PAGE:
I hope you enjoy it! I wrote it to raise a smile.
In this uncertain new world – Stay safe!
I’ve just uploaded a new video to YouTube (link here…). This is a tune called Dizzy Heights and it was written during lockdown in France where I live. It was born out of that desire that all of us must have had during this awful year for a bit of escapism – and it makes me smile!
I have been asked who my influences are and that’s always a difficult question to answer. Those of you who might be aware of my music will know that I have very eclectic tastes – the best type of music is generally the last thing I listened to that excited me. Usually it will have an unusual chord sequence, “crooked” rhythm (you know – the kind of music where you would fall over if you tried to dance to it), or some other pop of colour, interest, peculiarity.
But in this piece I think there may well be more than a hint of the great Chet Atkins, peppered with a little Doc Watson, but a soupcon of Josef Rheinhardt (Django’s brother who played rhythm for him – and who deserves more credit and recognition than he receives. I mean you try and play that rhythm and never lose the pulse – not easy!)
Whatever this is a foot-tapping happy thing and I hope it brightens you up as you face whatever you have to face in this changed world.
Take care and stay safe – do what needs to be done to protect yourself and others.
I am a member of various fiddle groups on Facebook – and a question that seems to come up quite a few times is “what’s the difference between the various styles of playing?” Would it hinder me if I learnt one style and then decided to go to another? I thought I’d chip in my thoughts and comments on the topic. My purpose here is not to go through the different styles – there are acres of YouTube footage there for you to familiarize yourselves with the various styles but this post is more focused on the question should you focus on one as a general rule?
the answer to the question is…. long pause with heavy bass line and anticipatory drum beat – yes and no. Don’t you just hate that yes and no business? The thing is this: as we go through life we experience things, and learn things and learn from things; we are informed by the world around us and our experiences in it and of it. Very philosophical, you might say. We cannot simply dismiss our experiences or unlearn things, we cannot un-know things we now know and we can barely imagine what our lives were like before we knew them. For that reason if you learn to play in a particular style it might prove tricky learning a new style that necessitates a new bowing pattern, a different rhythmic structure, different tone production, dynamics and so on – our muscles might have to unlearn what it took us a very long time to learn if we want to experiment with other styles. So I guess that’s the yes bit: it could hinder you. But read on.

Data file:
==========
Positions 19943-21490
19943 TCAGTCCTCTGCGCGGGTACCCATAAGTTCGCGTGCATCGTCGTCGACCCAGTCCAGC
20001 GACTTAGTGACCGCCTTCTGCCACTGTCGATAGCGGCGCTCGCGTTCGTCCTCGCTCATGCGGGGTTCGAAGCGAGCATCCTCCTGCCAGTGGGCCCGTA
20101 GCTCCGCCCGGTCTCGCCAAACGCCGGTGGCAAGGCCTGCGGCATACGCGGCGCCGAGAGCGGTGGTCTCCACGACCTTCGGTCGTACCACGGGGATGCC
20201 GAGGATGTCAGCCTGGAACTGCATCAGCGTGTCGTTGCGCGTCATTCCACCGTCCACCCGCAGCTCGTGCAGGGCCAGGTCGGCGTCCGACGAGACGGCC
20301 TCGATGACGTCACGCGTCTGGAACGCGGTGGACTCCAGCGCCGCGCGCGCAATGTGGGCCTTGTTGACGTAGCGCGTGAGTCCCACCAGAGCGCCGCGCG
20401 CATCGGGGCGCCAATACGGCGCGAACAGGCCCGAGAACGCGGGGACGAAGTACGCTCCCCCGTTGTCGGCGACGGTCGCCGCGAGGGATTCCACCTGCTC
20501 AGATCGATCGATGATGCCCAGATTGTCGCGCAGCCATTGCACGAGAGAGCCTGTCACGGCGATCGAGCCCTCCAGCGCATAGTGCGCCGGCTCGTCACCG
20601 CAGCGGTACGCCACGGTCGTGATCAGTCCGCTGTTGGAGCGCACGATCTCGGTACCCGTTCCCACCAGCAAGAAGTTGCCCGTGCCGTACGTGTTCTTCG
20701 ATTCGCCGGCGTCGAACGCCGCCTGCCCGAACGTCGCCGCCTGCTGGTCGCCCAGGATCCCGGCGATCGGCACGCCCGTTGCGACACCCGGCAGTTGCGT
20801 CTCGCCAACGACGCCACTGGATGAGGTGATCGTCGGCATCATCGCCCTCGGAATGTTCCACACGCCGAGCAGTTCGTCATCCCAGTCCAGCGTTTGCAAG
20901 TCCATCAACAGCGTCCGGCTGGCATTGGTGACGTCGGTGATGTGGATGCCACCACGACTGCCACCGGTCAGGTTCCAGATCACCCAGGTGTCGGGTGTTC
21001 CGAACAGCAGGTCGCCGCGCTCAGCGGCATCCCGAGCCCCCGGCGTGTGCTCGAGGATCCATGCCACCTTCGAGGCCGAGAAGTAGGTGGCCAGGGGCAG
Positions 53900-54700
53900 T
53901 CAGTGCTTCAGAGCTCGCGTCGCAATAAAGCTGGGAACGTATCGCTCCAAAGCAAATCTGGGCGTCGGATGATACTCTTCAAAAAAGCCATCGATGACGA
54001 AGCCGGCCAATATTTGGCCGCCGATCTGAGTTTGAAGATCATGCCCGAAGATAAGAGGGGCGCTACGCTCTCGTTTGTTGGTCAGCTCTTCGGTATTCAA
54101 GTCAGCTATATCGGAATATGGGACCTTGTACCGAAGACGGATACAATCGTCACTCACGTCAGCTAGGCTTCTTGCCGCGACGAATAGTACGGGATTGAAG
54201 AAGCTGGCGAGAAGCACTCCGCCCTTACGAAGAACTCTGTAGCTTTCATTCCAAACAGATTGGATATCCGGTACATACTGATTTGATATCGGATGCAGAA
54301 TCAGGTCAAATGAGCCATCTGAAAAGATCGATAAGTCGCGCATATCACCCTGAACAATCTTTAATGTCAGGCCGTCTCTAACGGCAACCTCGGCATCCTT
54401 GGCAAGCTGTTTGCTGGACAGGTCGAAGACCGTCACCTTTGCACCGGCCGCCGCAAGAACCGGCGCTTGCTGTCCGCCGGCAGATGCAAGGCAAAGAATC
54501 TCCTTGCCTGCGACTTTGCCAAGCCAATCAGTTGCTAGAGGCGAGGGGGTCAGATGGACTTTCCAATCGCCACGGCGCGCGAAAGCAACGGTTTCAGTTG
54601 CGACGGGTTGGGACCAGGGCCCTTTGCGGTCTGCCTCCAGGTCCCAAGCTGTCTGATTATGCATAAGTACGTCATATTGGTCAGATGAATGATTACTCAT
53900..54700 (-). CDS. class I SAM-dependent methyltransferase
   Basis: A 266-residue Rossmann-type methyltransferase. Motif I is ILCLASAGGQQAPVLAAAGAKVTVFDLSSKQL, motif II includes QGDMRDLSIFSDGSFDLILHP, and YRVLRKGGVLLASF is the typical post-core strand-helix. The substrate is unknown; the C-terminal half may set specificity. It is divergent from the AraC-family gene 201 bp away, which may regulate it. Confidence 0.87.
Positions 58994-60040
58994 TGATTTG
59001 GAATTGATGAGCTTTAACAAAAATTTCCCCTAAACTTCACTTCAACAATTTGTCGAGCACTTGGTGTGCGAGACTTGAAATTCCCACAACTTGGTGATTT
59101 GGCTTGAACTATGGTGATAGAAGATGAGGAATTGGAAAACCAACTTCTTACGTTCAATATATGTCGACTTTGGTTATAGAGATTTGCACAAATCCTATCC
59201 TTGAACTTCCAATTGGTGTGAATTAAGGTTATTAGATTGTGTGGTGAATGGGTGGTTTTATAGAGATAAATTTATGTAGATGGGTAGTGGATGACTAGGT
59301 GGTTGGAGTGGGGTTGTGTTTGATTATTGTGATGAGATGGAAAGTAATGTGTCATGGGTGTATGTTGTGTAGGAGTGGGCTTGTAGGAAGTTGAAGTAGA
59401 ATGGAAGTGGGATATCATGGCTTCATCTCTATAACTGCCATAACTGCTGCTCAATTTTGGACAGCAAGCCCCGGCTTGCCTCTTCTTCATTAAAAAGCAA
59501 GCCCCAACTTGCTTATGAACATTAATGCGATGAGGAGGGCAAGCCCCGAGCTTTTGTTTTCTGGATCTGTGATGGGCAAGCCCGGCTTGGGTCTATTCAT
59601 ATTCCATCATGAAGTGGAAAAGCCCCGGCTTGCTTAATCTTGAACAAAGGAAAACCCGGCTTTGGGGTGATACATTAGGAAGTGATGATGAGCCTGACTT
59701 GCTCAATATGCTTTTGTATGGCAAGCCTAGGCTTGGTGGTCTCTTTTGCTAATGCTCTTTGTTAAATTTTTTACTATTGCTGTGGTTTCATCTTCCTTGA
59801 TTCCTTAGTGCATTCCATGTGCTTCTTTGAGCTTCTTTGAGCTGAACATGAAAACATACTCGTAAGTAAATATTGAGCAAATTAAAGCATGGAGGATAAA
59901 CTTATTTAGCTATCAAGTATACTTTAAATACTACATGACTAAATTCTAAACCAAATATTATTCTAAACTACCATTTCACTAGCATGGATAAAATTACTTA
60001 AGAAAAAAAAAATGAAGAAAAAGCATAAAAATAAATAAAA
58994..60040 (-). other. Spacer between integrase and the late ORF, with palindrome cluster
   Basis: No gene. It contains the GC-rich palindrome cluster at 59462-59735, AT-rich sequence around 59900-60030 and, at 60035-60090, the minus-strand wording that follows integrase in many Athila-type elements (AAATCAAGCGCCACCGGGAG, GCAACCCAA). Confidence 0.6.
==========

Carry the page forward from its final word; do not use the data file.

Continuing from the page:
Now for the ‘no’ side of the argument. On the other hand I believe that, potentially, the range of skills that the human brain can acquire is limitless. I think it might be easier if we come at the subject from the perspective of a professional violinist – because the process of acquiring a new skill which might seem to undermine all those technical skills you have worked so hard to master must seem not only daunting but also a step backwards. If you are a relatively carefree and self taught big fisted saw-hand who is familiar with hacking out a howling tune any old how, (like me), with little regard for the ‘string highway’ of Jascha Heifetz (I pull over into a lay-by after a bit) then there is less to lose – at least perceptually. Apart from your friends maybe (like me). However, how many times have you heard about the true ‘greats’ in the music business who have distinguished themselves precisely because they have – and I’m quoting countless music critics here – THROWN OUT THE RULE BOOK? (Like me! ha – I never had a rule book to throw out in the first place!)